Advanced Assessment of Pipeline Integrity Using ILI Data

Proceedings Publication Date:

26 Jul 2016
Presenter
Dan Revelle
Presenter
Company
Author
Dr. Ted L. Anderson, Daniel J. Revelle
Part of the proceedings of
Abstract
Improvements in in-line inspection (ILI) and computing technology, coupled with the emergence of fitness-for-service standards, have created an opportunity to advance pipeline integrity assessment.  This paper describes innovative approaches for assessing cracks, wall loss and dents in pipelines using data from ILI tools.

Crack detection ILI tools that rely on shear wave UT have improved significantly in both detection probability and sizing accuracy.  Quest Integrity Group uses realistic fracture mechanics models that utilize 3D elastic-plastic finite element analysis. The combination of advanced modeling and reliable in-line inspection provides a superior alternative to hydrostatic testing for ensuring pipeline integrity.

Inline inspection tools that measure wall loss with compression wave UT provide superior results compared to other methodologies.  The former outputs a digital map of individual thickness readings, which is ideally suited to effective area assessment methods such as RSTRENG and the API 579 Level 2 Remaining Strength Factor (RSF) calculation.  Quest has developed software that can rapidly process large quantities of ILI wall loss data and evaluate the maximum allowable operation pressure (MAOP) at discrete locations.  The ranking of these MAOP values serves as a rational and rapid means for prioritizing the severity of corrosion throughout the line.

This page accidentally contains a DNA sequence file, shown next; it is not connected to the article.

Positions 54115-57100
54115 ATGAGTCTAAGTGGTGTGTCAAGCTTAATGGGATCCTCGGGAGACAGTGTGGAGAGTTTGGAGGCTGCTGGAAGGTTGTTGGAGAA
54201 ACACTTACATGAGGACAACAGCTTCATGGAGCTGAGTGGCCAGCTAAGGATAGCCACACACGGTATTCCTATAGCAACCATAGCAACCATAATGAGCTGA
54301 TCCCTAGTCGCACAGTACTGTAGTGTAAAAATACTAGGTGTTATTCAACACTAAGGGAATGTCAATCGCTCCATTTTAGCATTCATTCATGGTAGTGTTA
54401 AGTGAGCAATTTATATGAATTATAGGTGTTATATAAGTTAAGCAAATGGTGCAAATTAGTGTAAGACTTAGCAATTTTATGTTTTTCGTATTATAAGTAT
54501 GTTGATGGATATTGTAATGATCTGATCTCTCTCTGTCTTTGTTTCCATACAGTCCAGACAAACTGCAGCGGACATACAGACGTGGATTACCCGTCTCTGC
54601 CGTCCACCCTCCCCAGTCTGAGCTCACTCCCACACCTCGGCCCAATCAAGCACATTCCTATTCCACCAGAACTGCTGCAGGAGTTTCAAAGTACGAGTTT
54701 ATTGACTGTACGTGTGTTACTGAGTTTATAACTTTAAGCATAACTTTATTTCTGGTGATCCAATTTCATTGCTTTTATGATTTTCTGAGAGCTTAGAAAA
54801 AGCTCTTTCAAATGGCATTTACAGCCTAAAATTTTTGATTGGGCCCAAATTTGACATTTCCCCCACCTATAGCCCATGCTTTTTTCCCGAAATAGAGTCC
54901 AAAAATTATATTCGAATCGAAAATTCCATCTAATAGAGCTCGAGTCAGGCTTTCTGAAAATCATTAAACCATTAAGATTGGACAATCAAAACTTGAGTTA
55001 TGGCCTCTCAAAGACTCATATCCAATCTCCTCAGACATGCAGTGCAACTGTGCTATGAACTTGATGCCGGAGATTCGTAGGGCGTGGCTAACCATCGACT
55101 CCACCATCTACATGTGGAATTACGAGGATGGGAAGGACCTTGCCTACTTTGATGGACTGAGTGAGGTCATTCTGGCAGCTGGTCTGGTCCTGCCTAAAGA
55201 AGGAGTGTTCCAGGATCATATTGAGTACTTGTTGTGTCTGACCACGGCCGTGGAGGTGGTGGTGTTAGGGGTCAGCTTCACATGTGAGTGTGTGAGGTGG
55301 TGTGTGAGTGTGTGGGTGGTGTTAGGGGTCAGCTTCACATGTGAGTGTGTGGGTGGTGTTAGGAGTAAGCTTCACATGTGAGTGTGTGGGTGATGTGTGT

Traditional dent assessments are based on a simplistic characterization of the dent (e.g. the ratio of the dent depth to the pipe diameter), combined with a simple empirical equation. Quest Integrity has developed an advanced dent assessment that combines a detailed mapping of the dent from ILI data (either UT or a caliper pig) with 3D elasticplastic finite element analysis.  This advanced methodology can be applied to interacting anomalies such as dent/ gouge and dent/crack combinations, and can be used to demonstrate the fitness-for-service of difficult-to-repair pipelines.

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